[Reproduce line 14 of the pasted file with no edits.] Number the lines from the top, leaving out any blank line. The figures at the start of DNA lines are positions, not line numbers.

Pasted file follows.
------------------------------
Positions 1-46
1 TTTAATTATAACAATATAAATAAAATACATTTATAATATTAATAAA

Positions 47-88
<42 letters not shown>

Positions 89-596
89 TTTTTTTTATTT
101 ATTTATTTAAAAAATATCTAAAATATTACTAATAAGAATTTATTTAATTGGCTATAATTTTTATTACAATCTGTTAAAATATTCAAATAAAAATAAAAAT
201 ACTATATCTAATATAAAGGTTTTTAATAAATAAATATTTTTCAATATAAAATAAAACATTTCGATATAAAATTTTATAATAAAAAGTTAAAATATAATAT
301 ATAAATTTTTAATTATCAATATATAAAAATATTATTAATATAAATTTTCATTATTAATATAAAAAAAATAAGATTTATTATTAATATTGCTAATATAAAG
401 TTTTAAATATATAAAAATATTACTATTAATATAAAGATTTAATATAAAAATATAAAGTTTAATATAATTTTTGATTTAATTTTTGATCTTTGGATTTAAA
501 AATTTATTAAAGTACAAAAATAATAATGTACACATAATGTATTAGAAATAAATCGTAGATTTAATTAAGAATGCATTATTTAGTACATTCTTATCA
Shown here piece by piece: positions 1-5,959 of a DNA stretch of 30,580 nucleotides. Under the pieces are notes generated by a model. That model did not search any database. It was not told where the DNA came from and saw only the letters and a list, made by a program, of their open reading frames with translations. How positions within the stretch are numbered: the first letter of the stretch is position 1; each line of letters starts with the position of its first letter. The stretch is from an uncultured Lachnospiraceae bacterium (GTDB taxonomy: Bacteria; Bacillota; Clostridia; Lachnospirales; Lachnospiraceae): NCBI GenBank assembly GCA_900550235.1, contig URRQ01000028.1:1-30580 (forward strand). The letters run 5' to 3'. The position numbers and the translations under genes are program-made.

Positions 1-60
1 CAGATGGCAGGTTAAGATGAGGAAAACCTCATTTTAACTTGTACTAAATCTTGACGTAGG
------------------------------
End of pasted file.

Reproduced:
1 CAGATGGCAGGTTAAGATGAGGAAAACCTCATTTTAACTTGTACTAAATCTTGACGTAGG